Trauma Survival Study Reveals Racial Disparities

Margaret Dick Tocknell, September 20, 2011

Trauma patients have a better chance of survival if they receive care at a trauma center in a hospital that treats primarily non-minority patients versus being treated in a hospital that provides care to primarily minority patients.

That's among the findings of study released in a paper (Association Between Hospitals Caring for a Disproportionately High Percentage of Minority Trauma Patients and Increased Mortality) published online Monday in the Archives of Surgery.

For the study, Adil H. Haider, MD , and a team of researchers looked at the medical records of 311,568 patients included in the National Trauma Data Bank in 2007 and 2008. The patients were from 434 hospitals with recognized trauma centers. More than 82% of the trauma centers were identified as level one or two centers.

The hospitals were placed into three categories depending on their patient mix: Primarily white--less than 25% minority (black and Hispanic) patients, mixed--25% to 50% minority patients, and primarily minority-- more than 50% minority patients.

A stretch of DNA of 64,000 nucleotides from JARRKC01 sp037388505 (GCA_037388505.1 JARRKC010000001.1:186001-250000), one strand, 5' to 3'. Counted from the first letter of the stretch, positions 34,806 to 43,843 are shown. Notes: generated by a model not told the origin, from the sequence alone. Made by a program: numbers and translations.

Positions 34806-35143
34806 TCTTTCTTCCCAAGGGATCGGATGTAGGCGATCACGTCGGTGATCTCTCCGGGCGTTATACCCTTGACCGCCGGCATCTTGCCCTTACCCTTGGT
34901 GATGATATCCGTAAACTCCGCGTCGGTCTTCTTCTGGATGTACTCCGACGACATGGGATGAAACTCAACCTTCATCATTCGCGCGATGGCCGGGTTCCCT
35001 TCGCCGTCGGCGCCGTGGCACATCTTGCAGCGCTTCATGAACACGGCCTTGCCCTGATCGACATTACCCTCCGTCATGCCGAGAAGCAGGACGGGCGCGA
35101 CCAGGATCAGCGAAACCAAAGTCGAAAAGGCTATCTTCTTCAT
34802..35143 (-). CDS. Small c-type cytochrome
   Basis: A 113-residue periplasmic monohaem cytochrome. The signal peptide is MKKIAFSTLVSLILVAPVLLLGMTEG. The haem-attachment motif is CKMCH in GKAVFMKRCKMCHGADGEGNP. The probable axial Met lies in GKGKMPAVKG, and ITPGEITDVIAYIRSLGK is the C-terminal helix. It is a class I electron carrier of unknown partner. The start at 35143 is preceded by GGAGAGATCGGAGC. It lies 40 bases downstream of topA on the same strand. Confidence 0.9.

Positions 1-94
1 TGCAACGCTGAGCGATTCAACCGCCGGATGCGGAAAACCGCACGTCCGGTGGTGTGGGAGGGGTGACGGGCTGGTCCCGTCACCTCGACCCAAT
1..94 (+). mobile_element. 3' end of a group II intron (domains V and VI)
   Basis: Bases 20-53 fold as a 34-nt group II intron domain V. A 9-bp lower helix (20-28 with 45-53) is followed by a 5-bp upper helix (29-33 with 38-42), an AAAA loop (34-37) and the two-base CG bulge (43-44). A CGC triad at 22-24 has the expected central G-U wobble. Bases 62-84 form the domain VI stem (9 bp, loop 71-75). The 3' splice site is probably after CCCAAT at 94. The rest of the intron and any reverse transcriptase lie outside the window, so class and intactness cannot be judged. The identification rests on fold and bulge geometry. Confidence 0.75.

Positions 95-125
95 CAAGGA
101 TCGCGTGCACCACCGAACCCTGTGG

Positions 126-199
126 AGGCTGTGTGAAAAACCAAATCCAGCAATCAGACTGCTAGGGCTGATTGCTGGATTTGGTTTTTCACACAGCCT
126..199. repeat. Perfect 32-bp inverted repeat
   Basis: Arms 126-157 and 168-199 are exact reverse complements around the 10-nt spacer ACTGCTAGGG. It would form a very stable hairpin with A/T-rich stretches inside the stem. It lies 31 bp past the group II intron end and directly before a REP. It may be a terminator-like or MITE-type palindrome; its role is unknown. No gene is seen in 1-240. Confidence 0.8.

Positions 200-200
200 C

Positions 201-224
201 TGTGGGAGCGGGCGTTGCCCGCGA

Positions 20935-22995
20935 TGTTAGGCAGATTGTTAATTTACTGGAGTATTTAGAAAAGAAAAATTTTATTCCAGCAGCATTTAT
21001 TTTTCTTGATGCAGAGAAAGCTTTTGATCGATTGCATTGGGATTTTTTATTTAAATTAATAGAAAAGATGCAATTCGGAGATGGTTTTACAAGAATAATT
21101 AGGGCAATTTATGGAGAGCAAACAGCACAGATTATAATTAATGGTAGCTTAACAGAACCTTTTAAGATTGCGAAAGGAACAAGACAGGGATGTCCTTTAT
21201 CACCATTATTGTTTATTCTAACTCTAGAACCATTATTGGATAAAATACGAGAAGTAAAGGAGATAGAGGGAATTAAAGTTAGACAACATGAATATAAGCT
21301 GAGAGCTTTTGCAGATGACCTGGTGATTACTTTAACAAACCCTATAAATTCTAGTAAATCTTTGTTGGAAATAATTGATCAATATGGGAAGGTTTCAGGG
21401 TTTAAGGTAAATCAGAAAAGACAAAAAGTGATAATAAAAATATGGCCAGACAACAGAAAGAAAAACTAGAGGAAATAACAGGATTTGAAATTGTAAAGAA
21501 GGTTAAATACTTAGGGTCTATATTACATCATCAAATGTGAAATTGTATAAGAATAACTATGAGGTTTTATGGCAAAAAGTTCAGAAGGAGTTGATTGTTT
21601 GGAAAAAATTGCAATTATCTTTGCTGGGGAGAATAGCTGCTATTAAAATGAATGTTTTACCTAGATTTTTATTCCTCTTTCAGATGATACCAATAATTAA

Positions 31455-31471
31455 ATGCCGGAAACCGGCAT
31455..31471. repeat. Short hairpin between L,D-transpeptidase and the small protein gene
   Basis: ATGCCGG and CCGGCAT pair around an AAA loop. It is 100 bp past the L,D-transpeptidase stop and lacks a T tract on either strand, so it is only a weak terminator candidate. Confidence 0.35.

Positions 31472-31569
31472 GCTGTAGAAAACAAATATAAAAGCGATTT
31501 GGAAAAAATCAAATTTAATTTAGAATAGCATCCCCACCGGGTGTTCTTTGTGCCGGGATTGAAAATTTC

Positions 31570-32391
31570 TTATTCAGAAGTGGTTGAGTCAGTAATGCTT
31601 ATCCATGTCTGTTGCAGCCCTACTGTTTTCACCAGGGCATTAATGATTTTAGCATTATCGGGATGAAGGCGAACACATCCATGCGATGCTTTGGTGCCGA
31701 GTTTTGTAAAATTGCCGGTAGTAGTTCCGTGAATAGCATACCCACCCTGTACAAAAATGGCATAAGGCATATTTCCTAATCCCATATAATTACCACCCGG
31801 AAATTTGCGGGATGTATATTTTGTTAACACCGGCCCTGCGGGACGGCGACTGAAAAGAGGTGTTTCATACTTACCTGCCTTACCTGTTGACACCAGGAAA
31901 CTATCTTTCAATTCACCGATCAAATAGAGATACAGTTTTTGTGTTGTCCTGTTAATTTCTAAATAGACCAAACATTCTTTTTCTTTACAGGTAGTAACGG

What the team discovered is that a compared to treatment at a primarily white hospital, trauma patients of all races were 37% more likely to die if they were treated at a primarily minority hospital and 16% more likely to die when treated at a mixed hospital. In analyzing only patients with blunt trauma injuries, such as from a car crash, patients at predominantly minority hospitals were 45% more likely to die while at a mixed hospital the odds of death were 18% higher.

Margaret Dick Tocknell Margaret Dick Tocknell is a reporter/editor with HealthLeaders Media.


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